One year after a tornado devasted much of Springfield, recovery in the city has been slow – thanks mainly to a City Hall that seems continually understaffed and to a slow response by the federal government.
Today, homeowners and renters in the city continue to struggle with insurance and Federal Emergency Management Agency (FEMA) claims. The city itself continues to struggle with financial afflictions that plagued it for years before the tornado even hit. Its economic situation has complicated rebuilding efforts, leading city officials to lobby for funds -- both state and federal -- to restore the city not only to its pre-tornado state, but to where it found itself 70 years ago when it was recognized as the heart of Western New England.
In hopes of accomplishing this restoration, the Springfield Redevelopment Authority and the non-profit DevelopSpringfield teamed up to create ‘Rebuild Springfield’, a public and private sector initiative to rebuild the city in the wake of the tornado. ’Rebuild Springfield’ began putting together a “master plan” for revitalizing the city in October 2011. The plan was finalized in February 2012 and officially released to the public April 26. It is more than 900 pages long.
Kevin Kennedy, who sits on DevelopSpringfield’s board and is also Springfield’s chief development officer, said efforts to revitalize the city were in motion before the tornado struck, but said that the tornado “compiled on top of issues that were already there.”
Kennedy believed that the June 1 tornado “brought the city together” as a whole and that giving residents a chance to voice their opinions on the plan was “something that really energized the citizens.”
“There is a bit of a silver lining here in the sense that [the tornado] brought the community together,” he said.
The report provides recommendations for serious procedural overhauls and the creation of an array of citywide programs and initiatives to address the culmination of years of troubling housing and fiscal issues that have been exacerbated as a result of last June’s tornado.
Among other things, the plan highlights a myriad of issues regarding the city’s struggles to track vacancies, foreclosed homes, city-owned properties, and address overall blight, all things that have been further complicated by last June’s tornado. It recommends the creation of “an electronic inventory of vacant land and derelict structures” that can be accessed by the public and the development of a system for “permanently redeveloping vacant land and derelict structures” that at present the city does not have in place.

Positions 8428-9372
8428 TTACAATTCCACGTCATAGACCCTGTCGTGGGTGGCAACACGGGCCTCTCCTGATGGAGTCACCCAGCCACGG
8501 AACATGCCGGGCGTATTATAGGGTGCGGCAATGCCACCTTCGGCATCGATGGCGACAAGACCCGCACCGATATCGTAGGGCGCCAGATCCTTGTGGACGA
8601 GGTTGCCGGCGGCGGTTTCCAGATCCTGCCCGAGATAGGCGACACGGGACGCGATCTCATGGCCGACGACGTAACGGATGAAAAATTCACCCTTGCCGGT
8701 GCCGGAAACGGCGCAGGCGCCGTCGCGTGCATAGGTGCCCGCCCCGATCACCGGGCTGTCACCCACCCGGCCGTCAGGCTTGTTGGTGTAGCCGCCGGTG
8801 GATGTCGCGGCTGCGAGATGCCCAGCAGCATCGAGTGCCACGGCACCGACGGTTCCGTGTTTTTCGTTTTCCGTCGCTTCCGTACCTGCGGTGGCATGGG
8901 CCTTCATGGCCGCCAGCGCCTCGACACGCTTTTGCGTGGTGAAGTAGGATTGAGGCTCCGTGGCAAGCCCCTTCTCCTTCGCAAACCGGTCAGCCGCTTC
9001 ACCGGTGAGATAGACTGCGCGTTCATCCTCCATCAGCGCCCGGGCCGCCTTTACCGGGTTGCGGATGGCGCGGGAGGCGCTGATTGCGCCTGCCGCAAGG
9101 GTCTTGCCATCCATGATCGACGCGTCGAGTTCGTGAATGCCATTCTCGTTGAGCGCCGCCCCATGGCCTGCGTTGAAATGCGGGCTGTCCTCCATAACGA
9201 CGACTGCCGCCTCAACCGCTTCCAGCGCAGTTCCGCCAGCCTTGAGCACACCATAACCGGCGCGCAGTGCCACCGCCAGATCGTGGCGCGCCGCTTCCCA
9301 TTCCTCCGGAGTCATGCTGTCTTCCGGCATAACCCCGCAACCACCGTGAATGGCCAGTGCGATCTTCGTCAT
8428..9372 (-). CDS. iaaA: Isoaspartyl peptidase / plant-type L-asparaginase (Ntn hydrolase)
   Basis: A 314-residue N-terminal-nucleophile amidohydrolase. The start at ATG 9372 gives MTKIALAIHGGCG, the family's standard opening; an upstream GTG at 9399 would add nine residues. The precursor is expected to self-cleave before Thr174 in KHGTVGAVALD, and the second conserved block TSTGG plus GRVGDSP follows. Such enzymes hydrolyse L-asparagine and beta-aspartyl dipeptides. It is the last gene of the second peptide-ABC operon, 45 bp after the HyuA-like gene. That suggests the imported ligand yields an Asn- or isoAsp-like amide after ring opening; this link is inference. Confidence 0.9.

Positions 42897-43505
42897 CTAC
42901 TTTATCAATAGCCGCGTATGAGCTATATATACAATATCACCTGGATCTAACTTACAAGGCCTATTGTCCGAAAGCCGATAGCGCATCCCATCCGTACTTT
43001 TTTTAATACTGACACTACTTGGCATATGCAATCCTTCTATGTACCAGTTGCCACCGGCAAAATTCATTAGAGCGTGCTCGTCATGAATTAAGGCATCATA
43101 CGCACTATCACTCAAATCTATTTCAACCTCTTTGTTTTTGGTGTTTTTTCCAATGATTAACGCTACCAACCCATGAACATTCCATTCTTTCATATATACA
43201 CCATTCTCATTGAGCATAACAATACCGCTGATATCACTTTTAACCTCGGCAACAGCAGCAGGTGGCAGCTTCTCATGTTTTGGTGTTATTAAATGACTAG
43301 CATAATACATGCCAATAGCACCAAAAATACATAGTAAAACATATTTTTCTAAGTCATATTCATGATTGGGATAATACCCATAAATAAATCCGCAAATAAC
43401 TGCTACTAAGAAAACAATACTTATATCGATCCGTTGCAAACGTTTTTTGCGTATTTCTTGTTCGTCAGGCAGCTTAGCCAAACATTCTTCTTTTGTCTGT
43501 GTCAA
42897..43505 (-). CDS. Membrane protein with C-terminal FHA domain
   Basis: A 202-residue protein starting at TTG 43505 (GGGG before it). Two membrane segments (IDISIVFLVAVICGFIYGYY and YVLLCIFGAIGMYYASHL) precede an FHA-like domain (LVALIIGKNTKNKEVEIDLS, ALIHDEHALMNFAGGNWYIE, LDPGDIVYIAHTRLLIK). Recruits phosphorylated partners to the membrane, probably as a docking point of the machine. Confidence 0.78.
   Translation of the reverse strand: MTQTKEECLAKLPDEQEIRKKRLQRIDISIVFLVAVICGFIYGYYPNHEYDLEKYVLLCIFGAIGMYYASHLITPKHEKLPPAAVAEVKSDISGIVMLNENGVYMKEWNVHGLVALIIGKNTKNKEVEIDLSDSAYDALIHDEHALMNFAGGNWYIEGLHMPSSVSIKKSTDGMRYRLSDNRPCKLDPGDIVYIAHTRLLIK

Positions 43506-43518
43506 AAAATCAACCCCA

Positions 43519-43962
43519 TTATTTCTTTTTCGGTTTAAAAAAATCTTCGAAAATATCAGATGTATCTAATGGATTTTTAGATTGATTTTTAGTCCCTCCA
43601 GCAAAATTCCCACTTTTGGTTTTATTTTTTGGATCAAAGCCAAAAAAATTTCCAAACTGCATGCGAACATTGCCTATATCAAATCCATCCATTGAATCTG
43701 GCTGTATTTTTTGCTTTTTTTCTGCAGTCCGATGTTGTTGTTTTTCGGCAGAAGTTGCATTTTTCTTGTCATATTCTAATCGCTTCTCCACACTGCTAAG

In a city once referred to as the ‘City of Homes’ because of its abundance of elegant, Victorian-style houses, Census data shows that nine percent of Springfield’s housing units are now vacant. Non-census estimates in the plan have this number varying from 11 to 12.5 percent.
The plan calls for the creation of a “comprehensive structure” in the city to document and track landlords and hold them accountable for decrepit buildings or poor living conditions, which at present the city does not have in place. Census data in the plan indicates 45.2 percent of all housing units in Springfield are renter-occupied, and in the city’s South End neighborhood -- one of the areas hardest hit by the tornado -- this number is as high as 90%.
The plan recognizes that “Springfield’s rebuilding needs exceed the availability of current funding opportunities” and that “a dedicated Federal appropriation will be necessary to close various financing gaps presented in or as a result of the Plan.”
“The idea is to raise as much funds as possible from any source possible, private or public,” he said. “The way the process works on the tornado rebuild is that you can’t do much until you have maximized your FEMA reimbursement.”
Kevin Sweeney, executive director of DevelopSpringfield, said the organization and the city will continue seeking funds for the ‘Rebuild Springfield’ plan moving forward.
“Our role is to help the city evaluate where projects fit from a priority perspective and resource perspective, and look where holes need to be filled,” he said. “Even when you have FEMA and private money, there are going to be whole areas that are under-resourced.”
The full 'Rebuild Springfield' plan can be viewed here.
The author is solely responsible for the content.
About the authors
Students in Steve Fox's Investigative Journalism & the Web class at UMass-Amherst have teamed up with the Globe to take a close-up look at the painful process of rebuilding from the June 2011 tornadoes that killed four and devastated communities in the Springfield area. Their work will also appear in the Boston Globe. Steve joined the journalism faculty at UMass-Amherst in 2007 and has 25 years of experience as an editor and reporter for print and online publications, including 10 as an editor at The Washington Post's award-winning website.